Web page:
Kennesaw State University senior and Kennesaw resident Rebecca Webster’s research project on the parasitic Harper’s Dodder (Cuscuta harperi) plant’s ability to select certain plant hosts based on smell won the Top Poster Award at the Birla Carbon Symposium, at which the College of Science and Mathematics officially recognized 10 new Birla Carbon Scholars.
The scholarship program is designed to provide 10 KSU students with $4,000 stipends for summer research in science and mathematics. Each student scholar works side-by-side with a faculty researcher on a project, which deals with topics ranging from radio cesium soil contamination to the evolution of appendages.
“Many of our students are not able to explore summer research programs because they must work full time between the spring and fall semesters,” said CSM Dean Mark Anderson. “This stipend allows them time and financial freedom to expand their research skills outside of the classroom and continue Kennesaw State’s tradition of academic excellence.”
Birla Carbon’s North American region chief technology officer Dale Clark and Birla Carbon Scholars director of human resources Terence Norman along with several judges from Birla Carbon, reviewed posters summarizing the students’ research on display in the Carmichael Student Center’s University Rooms on the Kennesaw Campus.
“Without students willing to do this kind of work, this partnership between Birla Carbon and Kennesaw State University would not be possible,” said Clark. “Like us, you share a passion to learn, to do research and to innovate.”
The event marked the fourth year of a five-year partnership with Birla Carbon, which has allowed the college’s 10 Birla Carbon Scholars to participate in summer research opportunities. Clark said four KSU graduates are currently working at the firm’s Marietta lab and technology center with a fifth graduate starting to work soon.
The scholars program was developed in April 2014 with a $250,000 pledge from Birla Carbon for a five-year annual gift of $50,000 to support research opportunities for students in KSU’s CSM. The program has awarded 40 KSU students each a $4,000 stipend since 2014.
“These are all very impressive projects that the students were given the opportunity to work on full time, thanks to the generous support of Birla Carbon,” Anderson said.
Webster took the top prize for her research into how the parasitic Harper’s Dodder plant selects its host based on its smell.
“These dodder plants are a huge agricultural pest, and they really like tomato plants, onions and alfalfa,” she said. “Not a lot is known about this foraging behavior in the Dodders. So, I wanted to try to find out which genes are involved.”
Webster, who is originally from Colombia, plans to graduate this spring and may work for a year in international conservation before pursuing graduate studies.
“The most amazing thing about this plant is its ability to smell other plants,” she said. “I’m trying to identify the particular genes that are responsible for this behavior.”
This summer, she worked beside her faculty mentor, assistant professor of Biology Joel McNeal, in the Department of Ecology, Evolution and Organismal Biology.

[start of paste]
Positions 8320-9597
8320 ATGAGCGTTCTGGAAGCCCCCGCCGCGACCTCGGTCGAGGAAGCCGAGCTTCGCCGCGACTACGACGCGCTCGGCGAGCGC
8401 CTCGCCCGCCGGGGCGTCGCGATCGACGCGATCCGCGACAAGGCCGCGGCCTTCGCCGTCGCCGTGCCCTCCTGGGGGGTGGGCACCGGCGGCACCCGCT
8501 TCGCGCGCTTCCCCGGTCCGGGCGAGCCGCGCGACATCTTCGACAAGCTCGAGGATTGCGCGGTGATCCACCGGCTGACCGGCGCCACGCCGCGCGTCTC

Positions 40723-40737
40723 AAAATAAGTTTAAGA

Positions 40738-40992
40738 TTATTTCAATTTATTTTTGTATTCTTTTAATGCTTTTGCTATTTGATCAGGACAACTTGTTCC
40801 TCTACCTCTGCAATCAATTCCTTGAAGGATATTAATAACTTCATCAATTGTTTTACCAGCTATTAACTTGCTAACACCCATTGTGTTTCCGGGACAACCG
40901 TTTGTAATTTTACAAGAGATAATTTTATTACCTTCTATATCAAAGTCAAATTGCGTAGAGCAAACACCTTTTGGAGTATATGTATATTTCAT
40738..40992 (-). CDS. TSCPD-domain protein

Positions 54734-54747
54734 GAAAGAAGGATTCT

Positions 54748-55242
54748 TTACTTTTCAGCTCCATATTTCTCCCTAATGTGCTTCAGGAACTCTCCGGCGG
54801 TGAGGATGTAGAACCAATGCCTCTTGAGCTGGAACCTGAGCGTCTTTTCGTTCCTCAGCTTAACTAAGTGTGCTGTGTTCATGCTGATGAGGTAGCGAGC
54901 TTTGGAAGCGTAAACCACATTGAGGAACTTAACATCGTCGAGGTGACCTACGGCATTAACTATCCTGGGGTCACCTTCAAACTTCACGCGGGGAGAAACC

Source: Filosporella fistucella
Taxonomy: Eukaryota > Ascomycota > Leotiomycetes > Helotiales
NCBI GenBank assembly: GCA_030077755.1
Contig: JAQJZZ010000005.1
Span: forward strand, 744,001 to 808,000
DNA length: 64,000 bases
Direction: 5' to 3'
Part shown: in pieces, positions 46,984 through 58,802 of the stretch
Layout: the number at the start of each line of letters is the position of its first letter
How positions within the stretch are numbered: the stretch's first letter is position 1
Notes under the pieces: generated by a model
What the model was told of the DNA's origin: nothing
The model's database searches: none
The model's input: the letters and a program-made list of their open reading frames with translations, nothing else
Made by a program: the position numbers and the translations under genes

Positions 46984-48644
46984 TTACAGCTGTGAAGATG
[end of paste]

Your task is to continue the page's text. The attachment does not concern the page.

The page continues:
“Rebecca’s great, very bright and very industrious,” McNeal said. “Even before she began her research, she wanted to read every related paper on the subject.”
Along with the $4,000 stipend each scholar received, Webster received an additional $2,000 in travel funds to present her research at a national or regional conference of her choice.
Anderson provided the group with an update on the past three Birla Carbon Top Poster Award winners.
“Our first symposium winner was Sam Keenan, who is now in medical school in Tennessee. The winner of the 2015 Symposium, Eric Gabilondo, graduated from KSU in Fall 2016 with plans to pursue a Ph.D. in physical chemistry or chemical physics,” said Anderson. “And the winner of the 2016 Symposium, Katerina Slavicinska, presented research at the 252nd American Chemical Society National Meeting and Exposition in San Francisco. Katerina plans to pursue graduate studies in either astrochemistry or astrobiology.”
This year’s scholars and their faculty mentors were:
♦ Kaylee Bronson, mentored by Martin Hudson
♦ Neil Dodd, mentored by Heather Abbott-Lyon
♦ Ian Duncan, mentored by Heather Sutton
♦ Reagan Hooper, mentored by Daniela Tapu
♦ Beryl Khakina, mentored by Susan Smith
♦ Kaveh Kiani, mentored by Anton Bryantsev
♦ Hayley Milner, mentored by Scott Nowak
♦ Kevin Patel, mentored by Carol Chrestensen
♦ Rahiq Rahman, mentored by Donald McGarey
♦ Rebecca Webster, mentored by Joel McNeal
Applicants for the annual scholarship must be freshmen, sophomores or juniors during the spring semester in which they apply for the program and have a minimum 3.0 GPA. In addition to the scholars program, funds from the Birla Carbon gift will be used to provide research supplies needed for faculty assisting students and supplies needed for the end-of-the-term symposium.
Birla Carbon is the world’s largest manufacturer of carbon black, which is used to make everything from tires to plastics to electronics. It is a flagship business of the $41 billion Aditya Birla Group, a multinational conglomerate based in Mumbai, India. Birla Carbon’s Technology Laboratories are located in Marietta and Mumbai.